For Immediate Release
Office of Mrs. Bush
June 20, 2002
Remarks by Mrs. Bush
Louisa May Alcott's Orchard House
The Concord-Carlisle High School chorus was wonderful - thank you.
Orchard House is a perfect place to talk about the preservation of
America's greatest cultural treasures, and to thank everyone who loves
this home and its history.
Richard (Moe), thank you for your work as Co-chair of Save
America's Treasures and President of National Trust for Historic
Preservation. The National Trust was just awarded the National
This great day was made possible by a terrific group. I don't have
time to name everyone who helped, but I do want to mention a few of
Director Turnquist, thank you for the tour that brought the
Alcott's world to life, and I especially thank Louisa May for being
The Orchard House staff and Bobbie Greene, Director of Save
America's Treasures, did a great job of organizing today's events.
Thanks to the Park Service, the Minute Man National Historical
Park-I believe John Maonis (Park Service) and Nancy Nelson (MMNHP) are
Thank you, Selectman Clayton, for sharing the pride that the
Concord community has in Orchard House.
Others contributed, including the Electronic Systems Center and
Hanscom Air Force Base.
I'm glad to see my friends from:
The National Endowment for the Humanities (Bruce Cole);
The National Endowment for the Arts (Eileen Mason);
The Institute of Museum and Library Services (Robert Martin); and
The President's Committee for Arts and Humanities (Cindy Lynn
And I want to again thank all of the very generous donors, and the
distinguished guests who are here today.
What a pleasure it is to be at the home where one of my favorite
authors, Louisa May Alcott, wrote one of my favorite books, Little
Louisa was in her 20's when she moved to Orchard House with her
parents and sisters. She had already worked as a teacher, governess,
household servant, and seamstress to supplement the family income. By
the time the Alcott family moved to Orchard House, some of Louisa's
first poems and stories had been published in popular magazines.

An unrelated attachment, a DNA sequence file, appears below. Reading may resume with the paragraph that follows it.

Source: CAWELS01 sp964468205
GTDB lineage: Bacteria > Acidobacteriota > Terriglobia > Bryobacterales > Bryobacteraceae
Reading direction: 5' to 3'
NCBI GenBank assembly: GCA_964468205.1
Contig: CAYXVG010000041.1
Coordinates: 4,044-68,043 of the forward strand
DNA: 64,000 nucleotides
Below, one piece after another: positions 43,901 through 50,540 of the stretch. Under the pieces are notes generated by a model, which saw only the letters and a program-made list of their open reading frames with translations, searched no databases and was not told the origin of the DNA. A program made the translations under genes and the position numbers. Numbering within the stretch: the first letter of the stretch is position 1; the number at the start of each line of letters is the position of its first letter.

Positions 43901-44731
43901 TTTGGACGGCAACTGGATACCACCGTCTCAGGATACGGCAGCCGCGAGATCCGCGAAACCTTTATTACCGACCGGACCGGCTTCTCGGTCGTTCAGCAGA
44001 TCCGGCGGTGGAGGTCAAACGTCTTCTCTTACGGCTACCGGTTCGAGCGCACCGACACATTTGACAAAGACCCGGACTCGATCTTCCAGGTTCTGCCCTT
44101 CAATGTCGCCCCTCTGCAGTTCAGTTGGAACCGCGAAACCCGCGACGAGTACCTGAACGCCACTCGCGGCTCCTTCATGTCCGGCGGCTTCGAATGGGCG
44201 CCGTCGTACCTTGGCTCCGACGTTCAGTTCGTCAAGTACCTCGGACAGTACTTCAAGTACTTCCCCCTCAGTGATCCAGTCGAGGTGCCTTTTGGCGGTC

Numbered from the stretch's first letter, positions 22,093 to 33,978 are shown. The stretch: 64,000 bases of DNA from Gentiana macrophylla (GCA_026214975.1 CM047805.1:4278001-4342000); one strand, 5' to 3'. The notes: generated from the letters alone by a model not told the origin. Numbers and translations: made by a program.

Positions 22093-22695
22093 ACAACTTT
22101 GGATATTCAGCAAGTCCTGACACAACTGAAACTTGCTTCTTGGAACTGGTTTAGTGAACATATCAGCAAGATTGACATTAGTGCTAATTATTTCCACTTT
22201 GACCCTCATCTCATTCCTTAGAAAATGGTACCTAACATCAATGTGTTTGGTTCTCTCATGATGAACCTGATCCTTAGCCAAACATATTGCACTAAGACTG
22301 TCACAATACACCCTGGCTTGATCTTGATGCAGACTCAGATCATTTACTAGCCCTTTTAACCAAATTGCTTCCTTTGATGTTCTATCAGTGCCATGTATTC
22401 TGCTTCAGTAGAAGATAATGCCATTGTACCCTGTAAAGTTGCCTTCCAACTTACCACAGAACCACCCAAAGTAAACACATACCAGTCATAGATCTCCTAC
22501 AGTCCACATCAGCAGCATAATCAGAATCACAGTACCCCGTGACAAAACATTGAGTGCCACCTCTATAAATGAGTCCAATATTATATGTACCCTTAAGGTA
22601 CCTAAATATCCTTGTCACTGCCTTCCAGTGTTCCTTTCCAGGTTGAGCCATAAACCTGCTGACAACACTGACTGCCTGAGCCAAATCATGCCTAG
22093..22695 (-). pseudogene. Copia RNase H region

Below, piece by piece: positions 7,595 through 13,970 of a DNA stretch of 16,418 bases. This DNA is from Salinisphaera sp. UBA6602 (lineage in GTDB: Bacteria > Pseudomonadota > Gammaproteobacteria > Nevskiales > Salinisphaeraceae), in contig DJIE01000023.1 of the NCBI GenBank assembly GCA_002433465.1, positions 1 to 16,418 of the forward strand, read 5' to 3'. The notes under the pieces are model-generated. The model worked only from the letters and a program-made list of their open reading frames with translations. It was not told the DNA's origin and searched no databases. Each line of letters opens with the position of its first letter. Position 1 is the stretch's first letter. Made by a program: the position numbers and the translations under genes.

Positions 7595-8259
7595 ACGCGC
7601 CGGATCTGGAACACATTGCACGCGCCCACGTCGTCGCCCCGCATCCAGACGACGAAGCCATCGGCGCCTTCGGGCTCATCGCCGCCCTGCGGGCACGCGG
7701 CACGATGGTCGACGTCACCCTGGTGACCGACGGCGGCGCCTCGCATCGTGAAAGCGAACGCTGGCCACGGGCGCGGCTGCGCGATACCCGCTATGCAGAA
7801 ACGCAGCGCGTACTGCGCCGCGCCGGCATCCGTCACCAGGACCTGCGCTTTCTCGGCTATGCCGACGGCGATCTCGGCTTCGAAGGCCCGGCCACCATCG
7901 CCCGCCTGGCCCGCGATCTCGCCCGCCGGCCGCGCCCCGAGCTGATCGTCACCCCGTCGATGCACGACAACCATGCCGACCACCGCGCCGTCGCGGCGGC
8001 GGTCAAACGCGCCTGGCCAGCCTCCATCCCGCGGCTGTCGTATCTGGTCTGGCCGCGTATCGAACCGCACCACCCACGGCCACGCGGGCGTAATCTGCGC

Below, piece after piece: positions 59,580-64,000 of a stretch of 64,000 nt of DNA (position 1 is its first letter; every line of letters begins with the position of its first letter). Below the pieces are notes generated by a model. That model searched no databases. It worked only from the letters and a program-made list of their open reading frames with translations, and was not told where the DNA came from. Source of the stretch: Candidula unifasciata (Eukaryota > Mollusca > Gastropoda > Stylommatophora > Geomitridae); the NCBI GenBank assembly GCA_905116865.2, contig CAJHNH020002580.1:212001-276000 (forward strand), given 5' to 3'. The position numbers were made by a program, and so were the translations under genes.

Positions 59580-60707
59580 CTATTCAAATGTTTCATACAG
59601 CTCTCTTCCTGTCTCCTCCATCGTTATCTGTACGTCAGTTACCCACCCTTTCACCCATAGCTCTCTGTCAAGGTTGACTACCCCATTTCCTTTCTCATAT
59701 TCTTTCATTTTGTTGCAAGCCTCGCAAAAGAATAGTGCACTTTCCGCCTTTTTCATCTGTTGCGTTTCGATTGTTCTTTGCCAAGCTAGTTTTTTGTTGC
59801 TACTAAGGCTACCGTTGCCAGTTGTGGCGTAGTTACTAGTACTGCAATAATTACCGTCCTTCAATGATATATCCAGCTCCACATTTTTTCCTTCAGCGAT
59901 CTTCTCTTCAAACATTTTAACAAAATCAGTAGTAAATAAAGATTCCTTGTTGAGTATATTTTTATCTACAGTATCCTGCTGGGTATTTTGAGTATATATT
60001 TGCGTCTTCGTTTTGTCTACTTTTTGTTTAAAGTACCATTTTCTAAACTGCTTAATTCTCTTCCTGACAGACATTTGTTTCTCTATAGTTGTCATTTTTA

Like her sisters, Louisa was taught by her father. He was known as
a leading transcendentalist and reforming educator, who imparted the
basics of education, and the ideals of a good life: be yourself, love
nature, help others, and temper your behavior with self-control. The
four Alcott girls did just that: Anna, as a teacher and amateur
actress, Elizabeth, as a musician, May, as an artist, and Louisa, of
course, as a writer.
Mr. Alcott, although a brilliant man, could not earn a living.
Their practical-minded mother taught the girls to get by with little
and to share what they had with others.
Mrs. Alcott was a devoted wife and mother, and one of the first
paid social workers in Massachusetts. She was an ardent champion of
women's rights, child welfare, and abolition.
Earlier this week I helped dedicate the National Underground
Railroad Freedom Center in Cincinati, and I spoke about the many
families, like the Alcotts, who sheltered fugitive slaves even though
they had little food of their own.
America's children can learn a lot about character by studying the
characters in our literature and our history.
Louisa's family lived here at Orchard House for 20 years. During
that time she worked briefly as a Civil War nurse in Washington. After
she returned, her publisher asked her to write a story for girls. The
result was Little Women.
This and other books were inspired by her life experiences. Her
characters were drawn from friends, relations and neighbors, including
Nathaniel Hawthorne, Ralph Waldo Emerson, Walt Whitman and Henry David
I'll always remember reading Little Women with my mother, and of
course we both cried when Beth died.
I love the passage about the library which says, "The dim, dusty
room.the cozy chairs, the globes, and best of all, the wilderness of
books in which (Jo) could wander where she liked, made the library a
region of bliss to her."
Few books have remained in print for more than 130 years. But
Little Women continues to be passed from parent to child, from hand to
hand because its story is timeless. It captures life during a unique
period in our nation's history.
This house, too, is timeless. Were it not for Louisa May Alcott's
talented writing, this home may never have found its way into the
national spotlight. But America is proud that it did, and I'm glad that
future generations will continue to visit this home that helped launch
the legend of Little Women.
Congratulations to The Louisa May Alcott Memorial Association, Save
America's Treasures, and Friends of the Alcotts, whose work and support
ensure that Orchard House continues to stand as a living memorial to
one of America's favorite storytellers.
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